Around 50,000 people have received a first dose of coronavirus vaccine in Northern Ireland, Health Minister Robin Swann said.
Nine in 10 care home residents have been inoculated.
By January 18, more supplies are expected to be received from manufacturer AstraZeneca.
Mr Swann urged the public to stay at home while the programme gathers steam.
“This is a time to hunker down and weather the crisis,” he said.
Lockdown measures were introduced immediately after Christmas to stem the rising tide of infections, including the closure of non-essential retail and hospitality.
The minister said: “We have already seen a decline in cases, albeit over the last couple of days, which ties in with the two-week lag (in measures affecting the figures).”
He said there had been a “substantial” increase in the virus’ transmission in recent times.
The minister warned infection figures need to be driven down before an expected peak in hospital admissions during the latter part of this month.
He said: “Lockdown will be vital in that.”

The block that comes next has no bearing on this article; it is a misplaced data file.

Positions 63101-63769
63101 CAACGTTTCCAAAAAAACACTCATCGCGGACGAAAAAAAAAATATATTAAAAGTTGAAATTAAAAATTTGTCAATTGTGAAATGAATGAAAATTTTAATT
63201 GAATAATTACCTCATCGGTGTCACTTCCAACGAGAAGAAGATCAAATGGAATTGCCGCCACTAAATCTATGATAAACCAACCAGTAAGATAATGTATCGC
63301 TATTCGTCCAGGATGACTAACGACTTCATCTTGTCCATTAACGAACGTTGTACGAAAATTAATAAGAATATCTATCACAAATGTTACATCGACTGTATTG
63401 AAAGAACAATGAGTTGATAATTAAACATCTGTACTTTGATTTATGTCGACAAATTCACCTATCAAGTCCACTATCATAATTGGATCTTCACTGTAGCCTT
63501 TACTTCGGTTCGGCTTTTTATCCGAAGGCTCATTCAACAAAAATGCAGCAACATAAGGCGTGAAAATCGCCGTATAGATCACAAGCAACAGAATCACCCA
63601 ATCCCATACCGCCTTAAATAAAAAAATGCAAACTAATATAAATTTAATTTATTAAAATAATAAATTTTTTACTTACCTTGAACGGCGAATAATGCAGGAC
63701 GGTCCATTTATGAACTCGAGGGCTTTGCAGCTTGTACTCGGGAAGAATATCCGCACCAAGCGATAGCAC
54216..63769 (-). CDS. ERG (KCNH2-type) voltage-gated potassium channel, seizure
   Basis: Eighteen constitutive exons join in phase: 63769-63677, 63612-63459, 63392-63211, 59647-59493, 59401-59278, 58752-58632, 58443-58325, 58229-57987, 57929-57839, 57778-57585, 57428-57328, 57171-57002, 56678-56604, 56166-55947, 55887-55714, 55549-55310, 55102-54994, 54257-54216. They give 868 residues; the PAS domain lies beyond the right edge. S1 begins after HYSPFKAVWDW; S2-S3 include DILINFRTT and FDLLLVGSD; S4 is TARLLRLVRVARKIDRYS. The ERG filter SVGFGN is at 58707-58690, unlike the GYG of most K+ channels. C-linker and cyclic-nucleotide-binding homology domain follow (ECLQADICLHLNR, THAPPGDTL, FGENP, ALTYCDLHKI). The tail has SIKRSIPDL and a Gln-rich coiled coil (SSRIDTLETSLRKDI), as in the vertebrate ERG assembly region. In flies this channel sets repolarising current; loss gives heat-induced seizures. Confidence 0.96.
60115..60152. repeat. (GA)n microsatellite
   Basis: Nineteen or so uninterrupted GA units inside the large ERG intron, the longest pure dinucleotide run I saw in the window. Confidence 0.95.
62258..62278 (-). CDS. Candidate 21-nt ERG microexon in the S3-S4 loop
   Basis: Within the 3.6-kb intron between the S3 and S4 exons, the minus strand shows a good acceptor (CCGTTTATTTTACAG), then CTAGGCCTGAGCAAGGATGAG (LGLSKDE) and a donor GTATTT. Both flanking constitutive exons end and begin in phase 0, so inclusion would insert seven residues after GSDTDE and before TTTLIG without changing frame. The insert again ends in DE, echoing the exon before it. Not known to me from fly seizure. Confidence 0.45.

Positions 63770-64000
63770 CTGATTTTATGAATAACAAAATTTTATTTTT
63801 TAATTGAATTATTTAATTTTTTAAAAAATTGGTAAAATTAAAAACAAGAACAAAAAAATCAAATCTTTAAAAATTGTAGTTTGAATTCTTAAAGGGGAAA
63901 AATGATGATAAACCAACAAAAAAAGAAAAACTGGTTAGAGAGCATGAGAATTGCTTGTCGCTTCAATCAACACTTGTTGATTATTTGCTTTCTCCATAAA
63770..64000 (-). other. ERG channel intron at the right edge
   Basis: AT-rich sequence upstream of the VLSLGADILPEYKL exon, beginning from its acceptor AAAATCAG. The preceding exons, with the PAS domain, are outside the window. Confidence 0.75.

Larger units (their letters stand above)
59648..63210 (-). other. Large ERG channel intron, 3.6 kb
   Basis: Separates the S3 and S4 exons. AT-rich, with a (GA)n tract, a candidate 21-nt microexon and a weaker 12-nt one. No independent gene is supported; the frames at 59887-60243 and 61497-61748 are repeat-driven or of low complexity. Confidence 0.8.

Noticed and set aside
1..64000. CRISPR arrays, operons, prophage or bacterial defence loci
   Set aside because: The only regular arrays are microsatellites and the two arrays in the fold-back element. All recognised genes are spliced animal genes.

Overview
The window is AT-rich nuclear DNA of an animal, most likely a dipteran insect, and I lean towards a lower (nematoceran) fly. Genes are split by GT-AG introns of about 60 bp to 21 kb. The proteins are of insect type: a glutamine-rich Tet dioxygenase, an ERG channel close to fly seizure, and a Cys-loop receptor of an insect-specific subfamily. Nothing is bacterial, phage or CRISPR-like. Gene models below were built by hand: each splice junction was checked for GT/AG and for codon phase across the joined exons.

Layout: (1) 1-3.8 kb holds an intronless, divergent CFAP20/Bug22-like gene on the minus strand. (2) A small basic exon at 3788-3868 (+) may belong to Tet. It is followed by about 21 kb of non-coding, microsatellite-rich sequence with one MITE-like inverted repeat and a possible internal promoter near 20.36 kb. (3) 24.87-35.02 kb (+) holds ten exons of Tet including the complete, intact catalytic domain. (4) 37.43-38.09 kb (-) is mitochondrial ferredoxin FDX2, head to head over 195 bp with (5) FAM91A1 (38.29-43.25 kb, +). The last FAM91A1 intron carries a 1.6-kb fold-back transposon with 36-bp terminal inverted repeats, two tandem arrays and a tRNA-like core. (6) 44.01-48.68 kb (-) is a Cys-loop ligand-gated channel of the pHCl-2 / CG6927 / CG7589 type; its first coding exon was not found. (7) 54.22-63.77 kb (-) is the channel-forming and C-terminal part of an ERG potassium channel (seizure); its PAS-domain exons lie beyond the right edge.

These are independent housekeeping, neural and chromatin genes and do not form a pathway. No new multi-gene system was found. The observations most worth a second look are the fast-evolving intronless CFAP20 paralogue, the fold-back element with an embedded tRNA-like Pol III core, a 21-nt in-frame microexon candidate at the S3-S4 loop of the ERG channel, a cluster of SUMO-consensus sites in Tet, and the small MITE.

He declared there were real grounds for optimism for the future.
Two vaccines have been approved and are being distributed in Northern Ireland.
Doctors at GP surgeries began vaccinating the over-80s earlier this week.
Mr Swann told the Assembly that 30,000 healthcare staff have received the jab.
Some 504 boxes of AstraZeneca, representing 50,400 doses, have been received.
So far, 45 GP practices have been given the vaccine to administer to their staff and the over-80s.
From the start of the next week, all practices will have received 100 doses, the minister said.
The SDLP’s Cara Hunter asked if the department was considering using vaccination vans, door-to door-vaccinations, drive-through vaccination sites, 24-hour options or the re-purposing of Covid-19 testing sites.
Mr Swann said they could not divert their testing centres.
He added: “We need them more than ever now.”